The president, according to a statement issued by presidential spokesman, Garba Shehu, met with the United States (US) Treasury Secretary, Steven Mnuchin, in Riyadh on Wednesday where they discussed on investments in Nigeria under the new United States International Development Finance Corporation (USIDFC), which provides $60 billion for investments in developing countries.
Speaking at the meeting held on the margins of the Future Investment Initiative (FII) forum, President Buhari said that Nigeria will leverage on the US facility to address current challenges confronting her power sector as well as the general upgrade of infrastructure.
Buhari thanked the US government for supporting Nigeria’s anti-terrorism efforts.
The president and Mnuchin also discussed areas of strengthening Nigeria’s ongoing collaboration with the US on checking terrorism financing.
Mnuchin was accompanied by Brent Macintosh, undersecretary of the Treasury for International Affairs and Marshall Billingslea, assistant secretary for Terrorist Financing in the US Treasury Department.
The US official used the occasion to introduce Macintosh who was recently promoted undersecretary for International Affairs by President Donald Trump after the previous Under Secretary David Malpass became the president of the World Bank.
The Nigerian leader congratulated Macintosh on his elevation and requested for his continued support for Nigeria, especially in accessing the $60 billion infrastructure fund under the USIDFC.
Similarly, Buhari has accepted an invitation from the Saudi Crown Prince, Mohammed bin Salman, for the establishment of Nigeria-Saudi Council to promote investments and enhance relations between the two countries.
In a separate a statement, Shehu (presidential aide), said that the decision was the highpoint of a bilateral meeting between the Nigerian leader and the Crown Prince which took place on the margins of the Future Investment Initiative (FII) conference.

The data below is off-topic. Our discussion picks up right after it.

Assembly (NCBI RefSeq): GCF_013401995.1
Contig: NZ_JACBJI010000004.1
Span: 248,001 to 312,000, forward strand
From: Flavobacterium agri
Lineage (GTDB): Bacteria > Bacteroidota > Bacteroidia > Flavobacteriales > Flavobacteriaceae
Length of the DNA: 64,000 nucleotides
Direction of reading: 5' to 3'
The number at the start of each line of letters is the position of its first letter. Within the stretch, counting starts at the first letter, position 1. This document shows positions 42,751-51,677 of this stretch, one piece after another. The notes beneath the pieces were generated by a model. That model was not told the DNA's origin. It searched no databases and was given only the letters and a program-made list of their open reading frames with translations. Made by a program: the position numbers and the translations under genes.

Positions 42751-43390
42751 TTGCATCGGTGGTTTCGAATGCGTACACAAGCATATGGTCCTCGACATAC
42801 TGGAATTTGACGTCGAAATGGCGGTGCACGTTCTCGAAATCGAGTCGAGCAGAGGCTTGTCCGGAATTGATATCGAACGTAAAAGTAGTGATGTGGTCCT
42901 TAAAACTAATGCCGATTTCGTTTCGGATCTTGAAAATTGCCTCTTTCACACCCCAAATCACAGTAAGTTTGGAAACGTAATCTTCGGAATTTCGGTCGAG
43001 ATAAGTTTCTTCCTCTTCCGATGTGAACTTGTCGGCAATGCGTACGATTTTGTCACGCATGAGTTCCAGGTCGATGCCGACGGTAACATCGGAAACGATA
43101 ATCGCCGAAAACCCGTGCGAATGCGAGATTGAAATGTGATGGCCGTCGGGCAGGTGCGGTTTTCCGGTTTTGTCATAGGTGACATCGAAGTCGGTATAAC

The meeting was initially scheduled to hold in the office of the crown prince but out of courtesy and respect for the Nigerian leader, Prince Salman insisted that he would meet with Buhari in his hotel room at The Ritz Carlton, Riyadh.
The council will comprise government officials and business leaders from both countries and will focus on economic growth and development, investments in oil and non-oil sectors, and security cooperation.
Buhari and the Crown Prince agreed that the first assignment for the council was the establishment of a legal and operational framework to facilitate investments beneficial to both countries.
The council will be established within two months while meetings will be held twice every year.
To sustain the cordial relationship between both countries, the council agreed that leaders of both countries, at the highest level, will meet at least once a year to review the progress of the joint council and ensure closer collaboration on issues of mutual interest.
President Buhari thanked the crown prince for the kingdom’s interest in investing in Nigeria and the initiative to establish the council which would form the foundation for a stronger Nigeria-Saudi relationship.
‘‘Nigeria has a large population mainly made up of dynamic, young people and partnerships of this type will help them to be productive and prosperous,’’ Buhari said, adding that his government will continue to provide the enabling environment for businesses to thrive in Nigeria.
On regional and international issues, President Buhari agreed with the crown prince that with the collapse of ISIS in Iraq and Syria, the next frontier for terrorism is the Sahel region.
He commended the Saudi authorities for keeping security situation in the Sahel region on the front burner.
Earlier, the crown prince said that the security challenges in the Sahel should be seen as global issues.
‘‘Saudi Arabia is prepared to participate in the engagement and sensitisation of the whole world to the problems in sub-Saharan Africa,’’ he said.
On bilateral issues, the crown prince reiterated the preparedness of the Kingdom to support Nigeria’s development agenda, noting that the country has the potential to be among the top 20 economies in the world.
‘‘Saudi Arabia is eager to support Nigeria and we want to be a part of Nigeria’s journey to be among the top 20 economies in the world,’’ he said.
Prince Mohammed bin Salman told Buhari that Saudis have invested $40 billion in India, $10 billion in Pakistan and $20 billion in Indonesia and was willing to do the same in Nigeria given the favourable business environment.